PTI govt has reformed BISP for poor, working class, Alvi says | Pakistan Today

PTI govt has reformed BISP for poor, working class, Alvi says

KARACHI: The government is committed to solving the working class and it would uphold all the international commitments and treaties, said President of Pakistan Dr Arif Alvi here on Wednesday.

Speaking at a meeting with a delegation of Pakistan Institute of Labour Education and Research (PILER) including its Director Karamat Ali and Joint Director Zulfiqar Shah at Governor’s House Karachi, Dr Alvi said that the PTI government has already initiated a number of welfare programmes like Health Cards, Ihsas Programme and reformed Benazir Income Support Programme for poor, which are also focused on working class.

Dr Alvi assured the PILER delegation that he would ask the relevant departments in federal and provincial governments to convene tripartite labour conferences for a coordination mechanism on new legislations after 18th amendment in order to bring them in conformity with the international commitments and constitutional provisions.

The President said he is working for the well-being of persons with disabilities, especially the children with disabilities. The government is trying to provide education to children with some disability in normal schools so that they can be mainstreamed and become valuable members of society.

Ali of PILER presented a memorandum pertaining to a key reforms agenda of the civil society regarding the improvement of human rights and labour rights situation in the country pertaining to the implementation of 27 international treaties under the European Union’s Generalized Scheme of Preference (GSP) Plus.

The delegation said the federal government should conduct an immediate review of all the existing laws concerning labour and human rights to bring them in conformity with the international commitments and constitutional provisions. This may be followed up by making appropriate institutional arrangements to implement these laws and policies.

Moreover, Ali said the federal government may consider providing a national framework to address the anomalies resulting from 18th amendments and also to ensure that any policy and legislation at provincial levels are in compliance to the ILO Conventions and constitutional provisions.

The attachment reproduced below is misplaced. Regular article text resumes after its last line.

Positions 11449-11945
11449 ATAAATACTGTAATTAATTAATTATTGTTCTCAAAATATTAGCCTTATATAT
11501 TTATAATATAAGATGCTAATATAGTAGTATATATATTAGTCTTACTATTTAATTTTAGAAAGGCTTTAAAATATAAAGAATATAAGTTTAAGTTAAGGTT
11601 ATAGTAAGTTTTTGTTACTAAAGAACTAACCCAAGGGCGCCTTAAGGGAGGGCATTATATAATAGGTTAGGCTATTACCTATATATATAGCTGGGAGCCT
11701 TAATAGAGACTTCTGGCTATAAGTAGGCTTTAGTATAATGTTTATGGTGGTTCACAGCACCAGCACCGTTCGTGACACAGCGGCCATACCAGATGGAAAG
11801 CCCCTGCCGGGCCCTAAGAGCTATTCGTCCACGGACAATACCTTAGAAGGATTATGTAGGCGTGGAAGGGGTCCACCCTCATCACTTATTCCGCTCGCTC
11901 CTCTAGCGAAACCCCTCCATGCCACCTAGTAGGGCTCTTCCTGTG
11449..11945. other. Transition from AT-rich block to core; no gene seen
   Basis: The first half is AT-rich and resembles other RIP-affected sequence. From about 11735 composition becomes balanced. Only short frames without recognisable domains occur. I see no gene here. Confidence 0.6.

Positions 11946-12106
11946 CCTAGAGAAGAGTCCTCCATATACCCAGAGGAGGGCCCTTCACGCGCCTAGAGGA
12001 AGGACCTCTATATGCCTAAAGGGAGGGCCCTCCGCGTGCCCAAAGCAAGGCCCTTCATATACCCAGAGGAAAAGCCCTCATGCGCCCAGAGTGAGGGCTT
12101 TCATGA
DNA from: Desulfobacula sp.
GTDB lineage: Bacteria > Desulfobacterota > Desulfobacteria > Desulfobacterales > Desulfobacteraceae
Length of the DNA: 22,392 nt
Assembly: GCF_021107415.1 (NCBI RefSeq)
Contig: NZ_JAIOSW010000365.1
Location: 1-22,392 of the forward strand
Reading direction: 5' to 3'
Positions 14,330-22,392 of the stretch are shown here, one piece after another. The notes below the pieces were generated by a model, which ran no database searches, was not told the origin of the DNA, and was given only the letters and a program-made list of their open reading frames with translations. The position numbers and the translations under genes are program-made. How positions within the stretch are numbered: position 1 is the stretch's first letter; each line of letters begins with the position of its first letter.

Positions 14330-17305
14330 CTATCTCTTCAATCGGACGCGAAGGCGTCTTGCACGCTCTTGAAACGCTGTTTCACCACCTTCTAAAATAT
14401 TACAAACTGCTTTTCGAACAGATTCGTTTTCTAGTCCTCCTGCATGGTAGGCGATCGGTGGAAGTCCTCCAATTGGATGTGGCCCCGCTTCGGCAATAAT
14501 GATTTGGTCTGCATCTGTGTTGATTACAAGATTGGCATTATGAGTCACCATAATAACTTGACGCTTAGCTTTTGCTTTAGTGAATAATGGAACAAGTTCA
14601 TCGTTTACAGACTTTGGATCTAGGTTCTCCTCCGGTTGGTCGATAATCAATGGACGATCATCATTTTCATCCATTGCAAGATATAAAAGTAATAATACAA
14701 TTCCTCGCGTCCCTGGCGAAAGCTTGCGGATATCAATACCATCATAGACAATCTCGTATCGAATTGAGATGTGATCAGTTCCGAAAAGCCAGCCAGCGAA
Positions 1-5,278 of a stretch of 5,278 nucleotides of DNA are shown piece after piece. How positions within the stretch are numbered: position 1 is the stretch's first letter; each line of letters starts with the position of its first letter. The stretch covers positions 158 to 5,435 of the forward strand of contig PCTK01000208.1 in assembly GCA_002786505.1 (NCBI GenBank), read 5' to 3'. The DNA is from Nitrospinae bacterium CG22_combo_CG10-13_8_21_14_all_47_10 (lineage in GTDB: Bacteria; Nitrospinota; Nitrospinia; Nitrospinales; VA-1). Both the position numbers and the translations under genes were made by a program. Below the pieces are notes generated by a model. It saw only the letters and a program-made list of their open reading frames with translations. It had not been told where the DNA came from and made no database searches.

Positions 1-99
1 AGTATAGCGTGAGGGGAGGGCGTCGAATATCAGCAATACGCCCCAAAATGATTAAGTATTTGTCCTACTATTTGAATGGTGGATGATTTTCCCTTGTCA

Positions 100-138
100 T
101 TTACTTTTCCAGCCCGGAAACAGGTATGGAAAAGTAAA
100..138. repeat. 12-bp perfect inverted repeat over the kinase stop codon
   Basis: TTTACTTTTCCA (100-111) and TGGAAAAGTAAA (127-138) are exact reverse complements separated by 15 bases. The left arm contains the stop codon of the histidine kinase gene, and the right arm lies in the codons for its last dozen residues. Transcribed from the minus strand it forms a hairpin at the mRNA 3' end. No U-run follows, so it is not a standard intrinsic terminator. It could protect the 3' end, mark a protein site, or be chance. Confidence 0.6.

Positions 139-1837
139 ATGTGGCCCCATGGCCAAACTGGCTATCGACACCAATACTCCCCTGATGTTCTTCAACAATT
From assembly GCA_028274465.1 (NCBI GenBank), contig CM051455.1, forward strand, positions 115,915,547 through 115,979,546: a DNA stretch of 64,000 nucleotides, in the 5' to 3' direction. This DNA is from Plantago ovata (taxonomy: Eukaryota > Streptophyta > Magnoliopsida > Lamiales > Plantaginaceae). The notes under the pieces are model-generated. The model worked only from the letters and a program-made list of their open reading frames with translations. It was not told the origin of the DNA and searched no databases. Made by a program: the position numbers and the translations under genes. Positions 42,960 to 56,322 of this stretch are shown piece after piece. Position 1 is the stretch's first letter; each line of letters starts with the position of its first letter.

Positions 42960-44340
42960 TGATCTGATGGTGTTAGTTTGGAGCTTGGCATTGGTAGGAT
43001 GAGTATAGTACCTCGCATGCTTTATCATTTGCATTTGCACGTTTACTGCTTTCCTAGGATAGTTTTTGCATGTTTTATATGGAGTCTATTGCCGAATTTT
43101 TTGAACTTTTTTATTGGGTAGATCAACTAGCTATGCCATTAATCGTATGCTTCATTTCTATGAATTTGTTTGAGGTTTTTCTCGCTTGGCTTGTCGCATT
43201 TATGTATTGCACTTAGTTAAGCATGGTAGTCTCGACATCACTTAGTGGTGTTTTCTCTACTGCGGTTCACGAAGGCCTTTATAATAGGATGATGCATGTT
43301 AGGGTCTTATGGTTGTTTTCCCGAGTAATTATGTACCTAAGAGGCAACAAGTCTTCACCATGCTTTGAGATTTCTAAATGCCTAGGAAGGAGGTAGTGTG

He drew the attention of the President towards the plight of the rural workers, especially those associated with the agriculture sector. A large number of the rural population, he said, is landless and shelter-less. “While the government has already started a housing programme for shelter-less and unprivileged, we believe that land reforms are essential to ending poverty and marginalization. We urge the government to start with the distribution of the state land among landless haris as a first step. There are multiple studies that suggest that enough state land is available to distribute 5-7 acres of cultivable land to each landless family.”

Briefing him about problems of civil society, he pointed out that the previous governments introduced a policy for National Non- Governmental Organizations (NGOs) and International Non- Governmental Organizations (INGOs) in 2013 and 2015 respectively. Both the policies, formulated in a non-consultative manner are restrictive in nature and in contradiction of Article 17 and commitments made under ICCPR.

Due to these policies, it is becoming very difficult for civil society organizations to continue to work smoothly. We seek your intervention to ensure an enabling environment for civil society organizations to function. Ali suggested that a task force comprising senior government officials, experts from the private sector and civil society representatives may be formed to find a workable solution for providing enabling environment to NGOs. “We stand in full support to the government’s resolve to ensure across the board accountability and transparency,” he remarked.

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